Sources said the Qatari group will be tried under articles 180, 181 and 182 of the UAE Penal Code, which state that temporary imprisonment shall be inflicted on any person who institutes, founds, organises or runs a society, corporation, association, organisation, group, gang, or a subsidiary thereof of whatever name, aimed at overthrowing, seizing, or opposing the basic principles supporting the government regime in the State, or preventing any institution of the state or any public authority from exercising its functions, or attempting at the citizens’ personal or other freedom or public rights guaranteed by the constitution or law, or harming the national unity or social peace.

    “A jail term of not more than ten years shall be inflicted on any person who joins a society, corporation, association or the organisations stated in the first paragraph of this article or cooperates there with or participated therein in any manner or provides them with any financial or material aid whilst being aware of their purposes,” according to article 180 of the Penal Code.

    The UAE is stepping up its fight against terrorism with tough measures, including capital punishment, life imprisonment and fines of up to Dh100 million.

    Qatari cell members arrested in UAE | GulfNews.com
  2. Devil Soul

    Devil Soul ELITE MEMBER

    Jun 28, 2010
    +47 / 28,924 / -1
    UAE Holds Suspect Qatari Agents

    DUBAI, July 9, (RTRS): The United Arab Emirates is holding suspected Qatari intelligence agents for questioning on their activities in the UAE, an Emirati newspaper said on Wednesday, in a case that could further damage ties between the two Gulf Arab allies. Relations between the UAE and Qatar have deteriorated sharply in recent months over Doha’s support for Islamists, who are seen by the rest of the US-allied Gulf Arab oil exporters as a threat to their stability. A Qatari newspaper reported earlier this week that UAE authorities had detained and subjected to torture three Qatari citizens who were on holiday in the Gulf Arab state. On its front page the Arabic-language al-Khaleej newspaper dismissed the assertion that those arrested were tourists, quoting unnamed sources as saying that authorities were holding “Qatari intelligence elements operating on UAE soil”. “They are currently undergoing questioning,” the privately owned newspaper, one of the oldest in the UAE, said, without giving further details. Qatari officials declined to comment on the report. UAE officials made no immediate comment.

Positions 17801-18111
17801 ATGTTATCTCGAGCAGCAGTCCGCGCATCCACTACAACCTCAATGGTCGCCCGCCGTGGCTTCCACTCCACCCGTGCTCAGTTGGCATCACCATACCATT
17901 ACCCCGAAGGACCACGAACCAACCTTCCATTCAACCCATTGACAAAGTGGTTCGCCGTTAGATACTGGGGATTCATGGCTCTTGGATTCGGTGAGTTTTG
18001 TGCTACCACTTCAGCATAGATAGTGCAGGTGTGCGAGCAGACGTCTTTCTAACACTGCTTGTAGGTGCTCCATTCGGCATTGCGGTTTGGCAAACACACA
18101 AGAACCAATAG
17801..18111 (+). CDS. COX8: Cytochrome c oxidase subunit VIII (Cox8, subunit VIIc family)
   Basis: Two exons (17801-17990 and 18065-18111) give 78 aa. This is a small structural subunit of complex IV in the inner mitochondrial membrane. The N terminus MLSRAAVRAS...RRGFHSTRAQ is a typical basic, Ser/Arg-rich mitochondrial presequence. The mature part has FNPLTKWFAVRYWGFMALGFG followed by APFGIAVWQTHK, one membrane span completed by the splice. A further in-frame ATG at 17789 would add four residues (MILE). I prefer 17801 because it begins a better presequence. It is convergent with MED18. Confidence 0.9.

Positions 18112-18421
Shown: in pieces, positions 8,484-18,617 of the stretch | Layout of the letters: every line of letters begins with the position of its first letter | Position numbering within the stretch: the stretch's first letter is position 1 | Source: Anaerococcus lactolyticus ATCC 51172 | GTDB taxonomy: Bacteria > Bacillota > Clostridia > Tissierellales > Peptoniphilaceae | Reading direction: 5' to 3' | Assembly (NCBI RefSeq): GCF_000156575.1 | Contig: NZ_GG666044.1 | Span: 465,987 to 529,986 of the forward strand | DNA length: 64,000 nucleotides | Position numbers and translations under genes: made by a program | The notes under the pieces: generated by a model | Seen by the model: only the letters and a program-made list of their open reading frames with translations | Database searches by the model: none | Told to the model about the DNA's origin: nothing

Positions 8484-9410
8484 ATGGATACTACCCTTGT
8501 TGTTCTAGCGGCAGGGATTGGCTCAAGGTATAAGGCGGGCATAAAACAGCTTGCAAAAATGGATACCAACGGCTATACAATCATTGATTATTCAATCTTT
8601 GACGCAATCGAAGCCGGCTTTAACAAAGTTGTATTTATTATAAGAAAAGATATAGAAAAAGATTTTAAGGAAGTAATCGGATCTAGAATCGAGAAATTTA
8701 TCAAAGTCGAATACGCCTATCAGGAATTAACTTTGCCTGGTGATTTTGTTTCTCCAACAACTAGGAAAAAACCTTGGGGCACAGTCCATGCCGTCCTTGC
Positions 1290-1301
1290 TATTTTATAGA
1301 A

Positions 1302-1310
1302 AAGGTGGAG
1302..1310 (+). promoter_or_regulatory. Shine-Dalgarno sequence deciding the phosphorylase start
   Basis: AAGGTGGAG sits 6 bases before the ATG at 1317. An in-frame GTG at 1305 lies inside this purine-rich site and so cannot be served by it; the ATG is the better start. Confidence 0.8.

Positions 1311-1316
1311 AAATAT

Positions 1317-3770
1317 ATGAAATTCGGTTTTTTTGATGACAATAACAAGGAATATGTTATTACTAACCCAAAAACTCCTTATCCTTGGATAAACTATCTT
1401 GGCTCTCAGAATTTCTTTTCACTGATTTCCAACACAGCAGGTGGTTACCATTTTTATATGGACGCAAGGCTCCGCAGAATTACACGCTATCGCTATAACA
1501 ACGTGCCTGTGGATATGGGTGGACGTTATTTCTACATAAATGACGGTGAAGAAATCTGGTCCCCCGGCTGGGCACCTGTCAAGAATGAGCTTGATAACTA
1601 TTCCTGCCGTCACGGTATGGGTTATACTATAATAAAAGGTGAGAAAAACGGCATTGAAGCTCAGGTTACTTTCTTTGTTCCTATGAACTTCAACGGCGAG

In March, in the biggest public display to date of the rift between Qatar and its Gulf neighbours, the UAE, Saudi Arabia and Bahrain recalled their ambassadors from the country, accusing Doha of failing to abide by an accord not to interfere in each others’ internal affairs. Analysts said the dispute was over Qatar’s support for the Muslim Brotherhood, an Islamist movement whose ideology challenges the principle of conservative dynastic rule long dominant in the Gulf. Qatar made no direct comment on the earlier report that its citizens had been detained, but in an apparent allusion to the case, the Foreign Ministry said on its Twitter account earlier this week that the state “did not abandon its sons and was taking all measures through legal and diplomatic channels.” “What happened is just a reflection of the very tense relationship between Qatar and the UAE, and (one should) expect more things like this to happen in the near future,” an Arab diplomat in Doha told Reuters. “But what Qatar is trying to do now is contain the situation and resolve these problems quietly because it can’t afford the fuss and more negative repercussions.” To the dismay of its Gulf Arab neighbours, Qatar supported Egypt’s Muslim Brotherhood-led government elected after the ousting of long-time autocrat Hosni Mubarak in 2011. Doha provided financial and political assistance until the Islamist President Mohamed Mursi was ousted in an army coup last July. Saudi Arabia and the UAE also particularly resent Doha’s sheltering of prominent Islamist preacher Youssef al- Qaradawi, a critic of the two states’ rulers, and his regular air time on Qatar’s pan-Arab satellite channel Al Jazeera and on Qatari state television. In March, the UAE sentenced a Qatari physician to seven years in jail after he was convicted of supporting Islah, an Islamist group banned by authorities. Since their public spat in March, the four Gulf Arab states have agreed on steps to try to heal the rift, but so far neither Saudi Arabia, Bahrain nor the UAE have returned their ambassadors to Doha.